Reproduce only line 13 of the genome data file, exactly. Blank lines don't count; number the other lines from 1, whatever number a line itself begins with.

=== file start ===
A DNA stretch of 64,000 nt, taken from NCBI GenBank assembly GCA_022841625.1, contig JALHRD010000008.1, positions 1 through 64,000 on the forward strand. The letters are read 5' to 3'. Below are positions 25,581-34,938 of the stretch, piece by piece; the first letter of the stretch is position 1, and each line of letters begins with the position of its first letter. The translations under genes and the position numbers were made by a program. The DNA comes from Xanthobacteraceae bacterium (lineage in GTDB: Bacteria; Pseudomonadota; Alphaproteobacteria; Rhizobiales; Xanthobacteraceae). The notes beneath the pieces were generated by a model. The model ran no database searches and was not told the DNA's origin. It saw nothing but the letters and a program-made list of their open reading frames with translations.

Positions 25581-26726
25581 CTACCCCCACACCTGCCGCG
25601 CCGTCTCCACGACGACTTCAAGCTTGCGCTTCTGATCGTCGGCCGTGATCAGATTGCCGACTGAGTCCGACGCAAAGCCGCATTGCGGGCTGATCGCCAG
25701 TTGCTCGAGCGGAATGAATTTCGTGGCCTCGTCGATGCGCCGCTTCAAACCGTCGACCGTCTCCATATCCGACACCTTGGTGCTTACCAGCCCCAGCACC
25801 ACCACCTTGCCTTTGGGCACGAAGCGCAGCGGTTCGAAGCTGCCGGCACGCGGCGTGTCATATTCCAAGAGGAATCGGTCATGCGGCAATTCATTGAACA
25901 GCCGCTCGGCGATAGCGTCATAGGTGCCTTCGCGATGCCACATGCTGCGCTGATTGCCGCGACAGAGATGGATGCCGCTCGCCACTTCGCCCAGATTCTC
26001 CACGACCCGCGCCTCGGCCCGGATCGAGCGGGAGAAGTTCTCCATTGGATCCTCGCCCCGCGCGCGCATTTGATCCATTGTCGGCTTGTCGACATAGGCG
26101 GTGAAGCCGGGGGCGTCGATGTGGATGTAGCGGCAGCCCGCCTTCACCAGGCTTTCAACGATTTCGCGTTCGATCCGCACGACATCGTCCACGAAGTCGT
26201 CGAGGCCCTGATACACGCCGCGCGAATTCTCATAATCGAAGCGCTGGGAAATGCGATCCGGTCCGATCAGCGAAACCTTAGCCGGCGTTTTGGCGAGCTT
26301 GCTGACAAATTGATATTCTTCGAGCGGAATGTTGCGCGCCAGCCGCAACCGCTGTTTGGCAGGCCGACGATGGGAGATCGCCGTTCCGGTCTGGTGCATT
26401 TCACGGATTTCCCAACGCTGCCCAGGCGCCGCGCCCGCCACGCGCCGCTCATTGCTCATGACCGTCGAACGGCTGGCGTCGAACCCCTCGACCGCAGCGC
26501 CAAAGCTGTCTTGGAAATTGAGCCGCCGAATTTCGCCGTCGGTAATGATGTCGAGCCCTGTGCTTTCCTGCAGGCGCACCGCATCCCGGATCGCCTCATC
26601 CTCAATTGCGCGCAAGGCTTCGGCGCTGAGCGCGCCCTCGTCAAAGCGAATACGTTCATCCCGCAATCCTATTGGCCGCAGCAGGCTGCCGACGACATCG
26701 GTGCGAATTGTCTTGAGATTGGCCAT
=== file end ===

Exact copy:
26501 CAAAGCTGTCTTGGAAATTGAGCCGCCGAATTTCGCCGTCGGTAATGATGTCGAGCCCTGTGCTTTCCTGCAGGCGCACCGCATCCCGGATCGCCTCATC